Heroin killer mother defends action at appeal

Image caption,
Frances Inglis was ordered to serve a minimum term of nine years in January

A mother gave her brain-damaged son a lethal heroin injection in order to end his life "peacefully and painlessly", a court has heard.

Frances Inglis, 57, of Dagenham, Essex, denied murdering Thomas Inglis, 22, on 21 November 2008 and is challenging her conviction.

Her barrister told the Court of Appeal she believed her son was in "constant pain".

She was ordered to serve a minimum term of nine years in January.

She was found guilty of murder and attempted murder by a jury at the Old Bailey.

Alan Newman QC, representing Inglis at the Court of Appeal in London, said: "She was entirely taken up with the belief that Tom was suffering and that he was trapped in a sort of living hell and in pain."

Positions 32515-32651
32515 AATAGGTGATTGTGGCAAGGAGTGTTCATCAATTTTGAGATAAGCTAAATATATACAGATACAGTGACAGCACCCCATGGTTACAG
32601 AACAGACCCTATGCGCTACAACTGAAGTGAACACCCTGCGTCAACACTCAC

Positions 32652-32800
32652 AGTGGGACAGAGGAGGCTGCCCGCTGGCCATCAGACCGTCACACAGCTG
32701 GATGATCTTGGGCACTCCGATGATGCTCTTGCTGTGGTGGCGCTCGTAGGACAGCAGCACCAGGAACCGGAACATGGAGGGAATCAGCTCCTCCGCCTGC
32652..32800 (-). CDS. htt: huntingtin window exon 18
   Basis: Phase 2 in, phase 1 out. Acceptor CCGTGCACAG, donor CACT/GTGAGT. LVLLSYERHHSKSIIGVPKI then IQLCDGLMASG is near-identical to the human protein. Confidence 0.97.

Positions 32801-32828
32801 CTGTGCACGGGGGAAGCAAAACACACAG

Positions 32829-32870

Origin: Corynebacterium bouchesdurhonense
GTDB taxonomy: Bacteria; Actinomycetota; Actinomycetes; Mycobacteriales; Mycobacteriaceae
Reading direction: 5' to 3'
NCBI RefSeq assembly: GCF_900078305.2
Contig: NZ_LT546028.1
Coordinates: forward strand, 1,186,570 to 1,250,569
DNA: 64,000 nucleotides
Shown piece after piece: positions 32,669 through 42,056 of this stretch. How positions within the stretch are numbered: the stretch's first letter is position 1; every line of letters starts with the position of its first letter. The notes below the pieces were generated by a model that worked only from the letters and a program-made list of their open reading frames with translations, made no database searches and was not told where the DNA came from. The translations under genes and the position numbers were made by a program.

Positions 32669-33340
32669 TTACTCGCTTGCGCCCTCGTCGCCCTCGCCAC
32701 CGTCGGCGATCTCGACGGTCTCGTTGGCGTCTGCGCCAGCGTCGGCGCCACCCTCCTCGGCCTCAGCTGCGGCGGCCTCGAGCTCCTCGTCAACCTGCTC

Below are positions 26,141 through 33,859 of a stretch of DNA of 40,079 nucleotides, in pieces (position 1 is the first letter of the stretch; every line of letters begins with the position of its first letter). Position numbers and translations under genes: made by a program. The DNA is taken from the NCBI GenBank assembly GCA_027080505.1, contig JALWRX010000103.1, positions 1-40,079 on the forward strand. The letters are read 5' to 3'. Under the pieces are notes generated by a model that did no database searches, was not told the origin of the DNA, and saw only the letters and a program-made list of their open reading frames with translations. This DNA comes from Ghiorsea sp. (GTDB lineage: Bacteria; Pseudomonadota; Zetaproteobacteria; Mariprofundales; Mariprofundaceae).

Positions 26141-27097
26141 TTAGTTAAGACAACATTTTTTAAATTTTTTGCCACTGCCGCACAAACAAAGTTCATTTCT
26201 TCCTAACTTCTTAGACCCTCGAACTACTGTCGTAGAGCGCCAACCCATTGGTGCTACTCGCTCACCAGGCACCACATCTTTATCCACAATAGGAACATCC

Mr Inglis suffered severe head injuries when he fell out of a moving ambulance in July 2007.

His mother first tried to end his life two months after the accident when he was being treated at Queens Hospital in Romford, Essex.

His heart stopped for six minutes but he was revived.

She was charged with attempted murder before successfully trying again in November 2008, after barricading herself in her son's room at the Gardens nursing home in Sawbridgeworth, Hertfordshire.

The hearing continues.

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